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J.S. v. Blue Mountain School District and US v. Michael Anthony Marcavage, Appellant - Essay Example

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Despite the requests Marcavage refused to relocate and continued his demonstrations. Saperstein approached him again with Ian Crane on the telephone line who was the chief ranger of the Park and who had dealt with Marcavage before too…
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J.S. v. Blue Mountain School District and US v. Michael Anthony Marcavage, Appellant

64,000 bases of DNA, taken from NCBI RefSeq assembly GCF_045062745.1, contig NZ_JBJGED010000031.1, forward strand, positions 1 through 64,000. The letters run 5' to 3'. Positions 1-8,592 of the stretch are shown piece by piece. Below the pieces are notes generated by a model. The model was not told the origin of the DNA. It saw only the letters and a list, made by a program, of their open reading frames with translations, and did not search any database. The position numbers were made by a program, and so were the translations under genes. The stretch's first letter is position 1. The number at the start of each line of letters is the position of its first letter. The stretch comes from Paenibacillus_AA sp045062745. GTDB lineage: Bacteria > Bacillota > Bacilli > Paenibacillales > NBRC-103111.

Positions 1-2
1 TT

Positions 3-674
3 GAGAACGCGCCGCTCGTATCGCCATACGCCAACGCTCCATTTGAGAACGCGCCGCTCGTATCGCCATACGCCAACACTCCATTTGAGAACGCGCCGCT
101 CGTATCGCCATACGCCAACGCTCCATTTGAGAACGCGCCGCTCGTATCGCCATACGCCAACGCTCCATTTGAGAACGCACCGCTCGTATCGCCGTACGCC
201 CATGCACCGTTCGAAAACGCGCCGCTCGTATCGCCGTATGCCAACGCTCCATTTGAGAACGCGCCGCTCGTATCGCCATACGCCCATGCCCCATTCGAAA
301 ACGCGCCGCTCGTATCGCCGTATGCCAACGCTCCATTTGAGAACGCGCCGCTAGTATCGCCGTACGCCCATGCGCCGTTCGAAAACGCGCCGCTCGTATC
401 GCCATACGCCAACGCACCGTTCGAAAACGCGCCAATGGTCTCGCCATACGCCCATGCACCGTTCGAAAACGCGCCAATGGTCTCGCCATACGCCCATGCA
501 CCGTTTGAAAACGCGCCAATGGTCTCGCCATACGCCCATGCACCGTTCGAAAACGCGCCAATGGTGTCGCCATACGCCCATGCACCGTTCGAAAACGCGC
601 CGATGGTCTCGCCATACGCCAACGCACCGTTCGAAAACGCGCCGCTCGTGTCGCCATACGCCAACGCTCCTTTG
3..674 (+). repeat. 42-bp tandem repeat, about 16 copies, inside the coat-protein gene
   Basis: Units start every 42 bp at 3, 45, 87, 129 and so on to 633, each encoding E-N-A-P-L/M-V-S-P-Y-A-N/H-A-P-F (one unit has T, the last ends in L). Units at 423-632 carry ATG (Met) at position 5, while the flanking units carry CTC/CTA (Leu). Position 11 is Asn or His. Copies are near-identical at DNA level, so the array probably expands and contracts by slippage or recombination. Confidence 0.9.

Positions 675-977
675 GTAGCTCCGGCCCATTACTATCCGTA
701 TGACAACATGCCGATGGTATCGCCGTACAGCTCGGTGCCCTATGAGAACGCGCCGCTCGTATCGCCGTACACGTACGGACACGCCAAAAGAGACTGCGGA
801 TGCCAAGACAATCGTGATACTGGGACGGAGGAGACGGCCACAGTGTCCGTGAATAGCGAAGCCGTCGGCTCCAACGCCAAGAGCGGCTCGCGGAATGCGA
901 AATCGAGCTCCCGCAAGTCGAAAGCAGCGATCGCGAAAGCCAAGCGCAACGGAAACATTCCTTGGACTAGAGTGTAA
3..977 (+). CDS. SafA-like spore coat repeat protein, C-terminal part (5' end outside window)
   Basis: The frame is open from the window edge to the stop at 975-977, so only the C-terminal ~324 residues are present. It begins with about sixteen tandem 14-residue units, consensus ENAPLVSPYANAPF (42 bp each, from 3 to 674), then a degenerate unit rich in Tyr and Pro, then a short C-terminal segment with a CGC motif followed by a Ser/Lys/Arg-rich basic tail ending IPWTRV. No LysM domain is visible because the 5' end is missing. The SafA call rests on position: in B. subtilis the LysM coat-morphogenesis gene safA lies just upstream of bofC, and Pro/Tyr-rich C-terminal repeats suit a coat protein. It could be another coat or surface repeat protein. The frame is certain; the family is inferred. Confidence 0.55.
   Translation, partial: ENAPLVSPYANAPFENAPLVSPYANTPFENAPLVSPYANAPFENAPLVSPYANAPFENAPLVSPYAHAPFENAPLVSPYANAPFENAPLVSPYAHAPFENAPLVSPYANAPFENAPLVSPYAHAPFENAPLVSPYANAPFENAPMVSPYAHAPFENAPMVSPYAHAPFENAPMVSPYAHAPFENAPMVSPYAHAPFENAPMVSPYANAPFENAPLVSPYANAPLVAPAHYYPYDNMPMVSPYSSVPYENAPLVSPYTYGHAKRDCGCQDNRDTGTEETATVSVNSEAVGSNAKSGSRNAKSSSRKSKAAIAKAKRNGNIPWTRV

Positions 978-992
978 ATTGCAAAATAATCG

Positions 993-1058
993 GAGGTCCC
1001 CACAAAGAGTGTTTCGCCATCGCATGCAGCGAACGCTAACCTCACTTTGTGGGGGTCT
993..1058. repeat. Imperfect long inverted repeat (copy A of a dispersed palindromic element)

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Download file to see previous pages Michael Anthony Marcavage. The case was first filed in 2007 then the final decision took place in June 2010 in The Third Circuit. Michael Anthony filed an appeal against the Independence National Historical Park in Philadelphia. In the first case two students from Blue Mountain School District were suspended. They had created a fake profile of their principal on MySpace. The eighth standard students did not mention the principal, James McGonigle’s name on the profile but they included his picture which they took from the website of the school district. They also identified this profile of a person who is a ‘principal’. The profile also contained many negative comments about McGonigle and his family along with characterizing the principal as a sex-obsesses paedophile. The school had thus determined that the students had violated the discipline of the school by creating a fake profile. The school discipline prohibited any student of making negative accusations of any staff members of the school. Thus, the students were suspended from school for ten days. J.S. was one of those students who sued McMonigle the school district and his superintendent in account of violating her rights from the First Amendment. She argued that she could not be punished for her out-of-school conduct or speech which did not cause any disruption for the classes or administration. It was ruled that any out-of-school speech which affects the school campus could be punishable, even if the effect does not cause substantial disruption as decided in Tinker’s case in 1969. However, J.S. then appealed to the United States Court of Appeals for the Third Circuit. The Third Circuit held that in the Tinker case it was applied that a student’s speech, whether out-of-school campus or in school campus, that causes harm or threatens the school or any member of the school district is punishable. J.S. was granted an en branc rehearing for her appeal. The en branc reversed the decision of the District Court and held that there was an exception to Tinker’s case that the school district could not punish students for their 0ff campus speeches that have not affected the educational mission of school. Thus it was concluded that the school district held no authority to punish the students for their off campus behaviour or speech. In the second case, Marcavage had started an anti-abortionist demonstration with about twenty other people along the sidewalk of the Independence National Historical Park. He had not applied for any permission for the demonstration. The place where he demonstrated was the only entrance and exit access to the Liberty Bell Centre. They positioned themselves outside the entrance hindering the entrance and exit to the Liberty Bell Centre. Alan Saperstein was the ranger of the Park and he approached Marcavage asking him to relocate from the entrance and exit access to the area near the Visitor Centre on Market Street. He also asked Marcavage to stop using his bullhorn. Despite the requests Marcavage refused to relocate and continued his demonstrations. Saperstein approached him again with Ian Crane on the telephone line who was the chief ranger of the Park and who had dealt with Marcavage before too. Marcavage was ordered to obey Saperstein and relocate but he refused. Saperstein came several times and received negative responses from Marcavage who continued his demonstrations so finally Saperstein came with some other rangers and physically restrained Marcavage by holding his hands at his back and marching him off the sidewalk. Marcavage was accused of violating the permit terms and interfering with the agency functions. He ...Download file to see next pagesRead More
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